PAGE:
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I Don’t Dance (Really)

by on August 3, 2010
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For every great movie dance scene, there’s a terrible one.  Where a shoddy storyline isn’t even redeemed by fun steps, or an idea was ground into the Hollywood machine until it was nearly unrecognizable from its well-intentioned predecessor.  From the sublimely ridiculous to the laughably campy, here are 5 scenes that represent cinematic dance at its worst.

1.  I Like Boys (“Teen Witch”)

This ’80’s tween dream is mainly known for a supremely shoddy white-boy rap number.  However, the oft-overlooked jewel in the film’s campy crown is this feast of locker-room shenanigans: complete with towel hijinks, high-cut purple leotards, and bouncing poodle-esque hair.  And nothing says “bad dance scene” more than a leading character who clearly can’t dance and is relegated to step-touching awkwardly on the sidelines while her more coordinated peers pirouette and scissor-kick center stage.

2.  Final Dance (“Stayin’ Alive”)

The alternate title to this ill-fated “Saturday Night Fever” sequel could have been “When Modern Dance Goes Horribly, Horribly Wrong.”  Smoke, fake-sweat, screaming and writhing, surprisingly, doesn’t add up to art in this Broadway show featuring Tony Manero and his pals.  This is what happens when you let Sylvester Stallone direct a dance film.

3.  Final Battle (“You Got Served”)

Hip-hop is an intricate, intensely physical art form, and dance battles can effectively straddle the line between silly and breathtaking.  However, this 2004 film fails on all levels–not necessarily because of choreography, but because of the sheer cheesiness that cheapens what could have been seriously cool.  The only good thing that came out of “You Got Served”?  A hilarious “South Park” parody.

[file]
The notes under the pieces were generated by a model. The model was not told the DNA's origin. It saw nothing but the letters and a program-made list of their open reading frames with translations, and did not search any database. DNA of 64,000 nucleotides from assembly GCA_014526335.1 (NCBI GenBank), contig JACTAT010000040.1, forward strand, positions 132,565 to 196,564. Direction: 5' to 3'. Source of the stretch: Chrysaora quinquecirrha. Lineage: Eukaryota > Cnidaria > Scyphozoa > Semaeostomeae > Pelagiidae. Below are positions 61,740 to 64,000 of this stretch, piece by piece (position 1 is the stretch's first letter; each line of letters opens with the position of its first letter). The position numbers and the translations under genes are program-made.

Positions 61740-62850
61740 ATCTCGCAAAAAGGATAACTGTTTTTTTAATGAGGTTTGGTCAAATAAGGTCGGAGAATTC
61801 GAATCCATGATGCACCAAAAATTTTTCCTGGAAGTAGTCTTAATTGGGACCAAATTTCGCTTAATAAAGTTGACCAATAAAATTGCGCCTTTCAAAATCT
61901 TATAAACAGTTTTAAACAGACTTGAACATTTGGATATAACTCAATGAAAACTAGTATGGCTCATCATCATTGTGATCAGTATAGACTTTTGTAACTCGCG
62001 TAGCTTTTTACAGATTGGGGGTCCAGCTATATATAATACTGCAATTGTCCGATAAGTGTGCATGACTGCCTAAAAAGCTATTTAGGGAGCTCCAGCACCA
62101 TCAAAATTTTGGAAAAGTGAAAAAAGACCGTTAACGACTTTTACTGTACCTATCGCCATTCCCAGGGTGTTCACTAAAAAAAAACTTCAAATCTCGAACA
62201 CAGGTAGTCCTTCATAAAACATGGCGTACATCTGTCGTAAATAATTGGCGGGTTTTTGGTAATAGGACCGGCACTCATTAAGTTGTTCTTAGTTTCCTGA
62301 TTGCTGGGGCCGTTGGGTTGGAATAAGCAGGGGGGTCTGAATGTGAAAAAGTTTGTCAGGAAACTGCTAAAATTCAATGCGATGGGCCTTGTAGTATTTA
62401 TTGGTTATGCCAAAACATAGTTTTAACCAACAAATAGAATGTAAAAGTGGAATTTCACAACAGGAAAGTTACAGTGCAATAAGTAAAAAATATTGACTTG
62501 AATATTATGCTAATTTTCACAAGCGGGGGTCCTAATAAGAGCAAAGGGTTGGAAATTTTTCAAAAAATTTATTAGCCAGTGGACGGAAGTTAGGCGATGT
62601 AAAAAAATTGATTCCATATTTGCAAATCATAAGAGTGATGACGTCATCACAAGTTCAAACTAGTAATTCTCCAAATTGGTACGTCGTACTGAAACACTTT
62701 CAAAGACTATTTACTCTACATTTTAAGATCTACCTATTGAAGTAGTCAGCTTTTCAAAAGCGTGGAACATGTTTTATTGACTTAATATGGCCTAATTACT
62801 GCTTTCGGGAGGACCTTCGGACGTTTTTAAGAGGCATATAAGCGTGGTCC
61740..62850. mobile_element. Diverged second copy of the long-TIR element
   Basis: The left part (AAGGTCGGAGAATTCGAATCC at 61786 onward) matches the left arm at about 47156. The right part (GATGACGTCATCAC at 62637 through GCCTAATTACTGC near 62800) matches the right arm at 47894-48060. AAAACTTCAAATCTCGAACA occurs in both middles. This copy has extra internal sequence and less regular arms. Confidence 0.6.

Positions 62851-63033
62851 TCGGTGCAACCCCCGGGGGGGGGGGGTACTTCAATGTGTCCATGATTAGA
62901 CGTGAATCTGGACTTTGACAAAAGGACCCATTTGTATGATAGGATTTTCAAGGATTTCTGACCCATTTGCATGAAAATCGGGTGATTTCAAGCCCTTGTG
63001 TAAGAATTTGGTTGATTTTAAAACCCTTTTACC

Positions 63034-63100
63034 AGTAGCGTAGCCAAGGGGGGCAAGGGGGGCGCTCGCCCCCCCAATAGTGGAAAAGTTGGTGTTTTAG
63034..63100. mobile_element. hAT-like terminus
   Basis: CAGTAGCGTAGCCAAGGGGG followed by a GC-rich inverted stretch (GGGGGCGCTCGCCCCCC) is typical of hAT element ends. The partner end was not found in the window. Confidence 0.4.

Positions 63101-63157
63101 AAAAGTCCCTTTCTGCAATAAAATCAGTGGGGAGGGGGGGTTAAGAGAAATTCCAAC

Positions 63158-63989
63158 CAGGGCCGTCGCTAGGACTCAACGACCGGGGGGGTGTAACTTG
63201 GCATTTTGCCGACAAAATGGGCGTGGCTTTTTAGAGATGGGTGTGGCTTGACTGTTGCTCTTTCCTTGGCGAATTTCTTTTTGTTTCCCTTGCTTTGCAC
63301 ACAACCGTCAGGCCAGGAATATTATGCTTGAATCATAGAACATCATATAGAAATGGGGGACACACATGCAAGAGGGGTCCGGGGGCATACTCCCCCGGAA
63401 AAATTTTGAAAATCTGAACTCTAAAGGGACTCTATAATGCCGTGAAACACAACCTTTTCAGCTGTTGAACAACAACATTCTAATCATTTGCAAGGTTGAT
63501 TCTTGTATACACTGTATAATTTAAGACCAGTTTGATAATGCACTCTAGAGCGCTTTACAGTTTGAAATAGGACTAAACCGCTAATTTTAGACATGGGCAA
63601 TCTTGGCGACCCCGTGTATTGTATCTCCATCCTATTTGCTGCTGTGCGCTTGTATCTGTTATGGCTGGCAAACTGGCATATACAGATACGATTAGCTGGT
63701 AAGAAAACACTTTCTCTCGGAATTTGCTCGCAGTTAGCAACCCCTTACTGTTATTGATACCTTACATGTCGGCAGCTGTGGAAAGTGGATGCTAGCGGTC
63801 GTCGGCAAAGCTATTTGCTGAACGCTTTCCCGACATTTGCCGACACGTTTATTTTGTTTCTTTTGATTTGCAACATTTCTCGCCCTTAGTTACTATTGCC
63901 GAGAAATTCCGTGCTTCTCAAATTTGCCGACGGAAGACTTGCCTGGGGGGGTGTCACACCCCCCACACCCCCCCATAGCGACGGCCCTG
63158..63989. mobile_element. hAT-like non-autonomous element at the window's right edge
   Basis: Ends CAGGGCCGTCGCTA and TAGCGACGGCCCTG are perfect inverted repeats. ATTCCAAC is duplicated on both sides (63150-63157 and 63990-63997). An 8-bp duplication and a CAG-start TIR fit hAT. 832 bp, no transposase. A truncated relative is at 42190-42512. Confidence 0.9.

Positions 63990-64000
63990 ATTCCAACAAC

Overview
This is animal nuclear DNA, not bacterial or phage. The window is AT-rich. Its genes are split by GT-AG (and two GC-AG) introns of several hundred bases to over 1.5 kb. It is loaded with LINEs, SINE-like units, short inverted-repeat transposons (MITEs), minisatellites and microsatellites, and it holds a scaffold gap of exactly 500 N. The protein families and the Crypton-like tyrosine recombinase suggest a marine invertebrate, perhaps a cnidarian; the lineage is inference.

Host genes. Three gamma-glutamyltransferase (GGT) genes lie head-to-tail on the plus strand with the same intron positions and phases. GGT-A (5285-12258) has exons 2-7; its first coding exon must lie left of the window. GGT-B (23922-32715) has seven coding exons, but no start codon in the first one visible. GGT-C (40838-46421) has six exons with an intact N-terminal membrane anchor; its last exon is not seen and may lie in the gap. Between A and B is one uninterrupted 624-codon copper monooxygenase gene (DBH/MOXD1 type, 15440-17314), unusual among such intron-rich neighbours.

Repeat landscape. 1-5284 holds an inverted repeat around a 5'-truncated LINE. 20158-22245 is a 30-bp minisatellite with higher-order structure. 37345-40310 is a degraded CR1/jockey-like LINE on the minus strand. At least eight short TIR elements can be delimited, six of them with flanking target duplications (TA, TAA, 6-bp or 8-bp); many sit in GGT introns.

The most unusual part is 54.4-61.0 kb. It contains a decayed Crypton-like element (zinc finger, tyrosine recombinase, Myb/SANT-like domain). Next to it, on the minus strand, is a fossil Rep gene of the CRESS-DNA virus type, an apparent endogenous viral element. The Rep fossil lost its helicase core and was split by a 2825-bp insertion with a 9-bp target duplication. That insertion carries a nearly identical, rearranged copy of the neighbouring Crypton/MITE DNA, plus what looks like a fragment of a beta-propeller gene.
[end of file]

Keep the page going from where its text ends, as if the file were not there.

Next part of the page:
4.  We’re Gonna Score Tonight (“Grease 2”)

Fact: both “Grease” films had the same choreographer, Patricia Birch.  However, perhaps Birch’s stepping in as director of the sequel significantly altered her focus.  The result: the charming yet athletic steps that inspired a worldwide phenomenon in the original film soured into clumsy, laughable production numbers in the second.  Not to mention the terrible editing: at one point in the following, Adrian Zmed’s Johnny Nogarelli bowls a strike, then jumps triumphantly off of . . . nothing.

5.  Computer Dance (“Lambada”)

What’s a down on his luck “nerdy” (read: handsome man with glasses) high school teacher to do at night?  Easy: get down with underage students and various unsavory characters through a hypersexual dance that never quite caught on the way it was supposed to.  Oh, and challenge the rich kids to a “math-off.”  Nothing comes together in this mess of a film, least of all the choreography, which is embarrassing in its excess.  Oh, and apparently computers can make you dance.  Who knew?